“Stackridge” is actually a mixed bag of short Beatles-esque pop tunes and longer arrangements played in some sort of symphonic/folk style. Even the short accesible tunes are well-played with rich instrumentation and good multi-vocals, blended nicely with folsky violins, tracks which even The Beatles would be proud of creating. But it is these long arrangements which make this album so special like the great “The Three Legged Table”, starting off like Phillips-era Genesis, pastoral acoustic-driven musicianship later to become a catchy brass/violin-rock heaven with perfect vocal lines. “Essence of Porphyry” is another instrumental highlight with complex instrumentation featuring violin and cello in a medieval style and excellent acoustic passages with fantastic flute work, always under a classical nature, like a cross between Genesis and Gentle Giant…or the 14-minute long “Slark”, which closes the album, a beautiful composition split between folk ballad, medieval music and symphonic rock with again some superb vocals. A real treasure.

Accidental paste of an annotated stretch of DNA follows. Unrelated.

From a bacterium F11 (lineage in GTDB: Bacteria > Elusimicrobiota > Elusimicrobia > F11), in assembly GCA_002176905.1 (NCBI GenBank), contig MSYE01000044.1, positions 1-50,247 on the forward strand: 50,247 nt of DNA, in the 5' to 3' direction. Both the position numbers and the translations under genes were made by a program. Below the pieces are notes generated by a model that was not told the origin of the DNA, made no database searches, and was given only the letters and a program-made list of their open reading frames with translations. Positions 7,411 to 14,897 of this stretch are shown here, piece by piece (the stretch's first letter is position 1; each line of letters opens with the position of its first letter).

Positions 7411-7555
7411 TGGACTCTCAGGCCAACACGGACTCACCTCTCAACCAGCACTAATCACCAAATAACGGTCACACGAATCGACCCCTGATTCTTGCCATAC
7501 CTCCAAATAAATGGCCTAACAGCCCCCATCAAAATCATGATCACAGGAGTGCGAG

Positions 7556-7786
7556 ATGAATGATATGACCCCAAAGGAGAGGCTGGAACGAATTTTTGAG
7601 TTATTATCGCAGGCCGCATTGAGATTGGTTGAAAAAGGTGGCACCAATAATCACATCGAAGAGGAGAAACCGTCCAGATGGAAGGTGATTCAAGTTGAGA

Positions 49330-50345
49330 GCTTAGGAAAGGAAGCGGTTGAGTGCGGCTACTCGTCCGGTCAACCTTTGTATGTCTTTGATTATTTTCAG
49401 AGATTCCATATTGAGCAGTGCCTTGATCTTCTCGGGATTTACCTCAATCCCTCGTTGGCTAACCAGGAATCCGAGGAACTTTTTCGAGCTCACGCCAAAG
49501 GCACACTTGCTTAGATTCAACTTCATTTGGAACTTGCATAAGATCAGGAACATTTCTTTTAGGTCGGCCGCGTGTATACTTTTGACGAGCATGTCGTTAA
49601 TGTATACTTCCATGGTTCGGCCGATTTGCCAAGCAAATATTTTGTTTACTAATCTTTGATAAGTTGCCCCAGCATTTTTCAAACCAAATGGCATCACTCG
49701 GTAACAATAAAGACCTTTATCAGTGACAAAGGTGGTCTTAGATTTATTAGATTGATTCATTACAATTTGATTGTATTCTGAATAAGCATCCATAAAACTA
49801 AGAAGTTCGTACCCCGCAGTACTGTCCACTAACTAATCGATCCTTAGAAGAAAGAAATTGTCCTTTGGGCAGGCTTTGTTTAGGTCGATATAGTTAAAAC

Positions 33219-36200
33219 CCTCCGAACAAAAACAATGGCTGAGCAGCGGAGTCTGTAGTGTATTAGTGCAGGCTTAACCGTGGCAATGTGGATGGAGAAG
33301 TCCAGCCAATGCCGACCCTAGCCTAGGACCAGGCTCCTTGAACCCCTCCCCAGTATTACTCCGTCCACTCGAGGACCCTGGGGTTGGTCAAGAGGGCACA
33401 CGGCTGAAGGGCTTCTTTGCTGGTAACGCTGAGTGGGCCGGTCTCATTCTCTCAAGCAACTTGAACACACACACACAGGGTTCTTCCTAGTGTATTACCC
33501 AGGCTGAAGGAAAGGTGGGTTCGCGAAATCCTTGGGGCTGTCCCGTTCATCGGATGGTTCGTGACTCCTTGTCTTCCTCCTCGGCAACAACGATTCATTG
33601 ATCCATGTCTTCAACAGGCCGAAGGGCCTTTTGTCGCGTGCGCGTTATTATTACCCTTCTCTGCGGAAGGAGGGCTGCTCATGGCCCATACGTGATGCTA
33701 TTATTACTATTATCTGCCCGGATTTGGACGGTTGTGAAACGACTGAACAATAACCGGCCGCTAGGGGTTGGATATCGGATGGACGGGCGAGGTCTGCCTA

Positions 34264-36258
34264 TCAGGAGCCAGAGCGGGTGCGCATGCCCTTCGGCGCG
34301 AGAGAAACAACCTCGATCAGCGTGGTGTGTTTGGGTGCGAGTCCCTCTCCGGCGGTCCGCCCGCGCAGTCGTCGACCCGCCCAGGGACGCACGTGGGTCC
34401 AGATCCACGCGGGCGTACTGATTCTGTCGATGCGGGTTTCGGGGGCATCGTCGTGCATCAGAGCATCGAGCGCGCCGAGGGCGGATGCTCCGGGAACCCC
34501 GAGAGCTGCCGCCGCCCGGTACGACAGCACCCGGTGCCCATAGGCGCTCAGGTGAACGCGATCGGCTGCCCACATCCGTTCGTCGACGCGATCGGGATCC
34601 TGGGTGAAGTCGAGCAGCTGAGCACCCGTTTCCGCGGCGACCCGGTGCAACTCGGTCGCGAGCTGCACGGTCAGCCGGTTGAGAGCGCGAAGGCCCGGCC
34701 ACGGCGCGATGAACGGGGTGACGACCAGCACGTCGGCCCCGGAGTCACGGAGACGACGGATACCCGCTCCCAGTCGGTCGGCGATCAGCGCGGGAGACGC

Stackridge’s debut is more than simply a great album. Even the easy-listening side of the band contains unbelievable professionalism and unmet personality, marking this effort as one of the most significant and impressive debut’s in UK’s prog history.
Mr Wisdom's Whopper
Mar 11, 2017 - 1:42AM
Re: Stackridge 1971 S/T album
Big Stackridge fan. The most English of English bands. I'm sure a lot of people in the U.S. wouldn't have had a clue what they were singing about. The next two albums-Friendliness & The Man In The Bowler Hat are also well worth listening to. There was line up and label changes for the next album-Extravaganza but that certainly has it's moments too, particularly No-one's More ImPortant Than The Earthworm written by Gordon Haskell.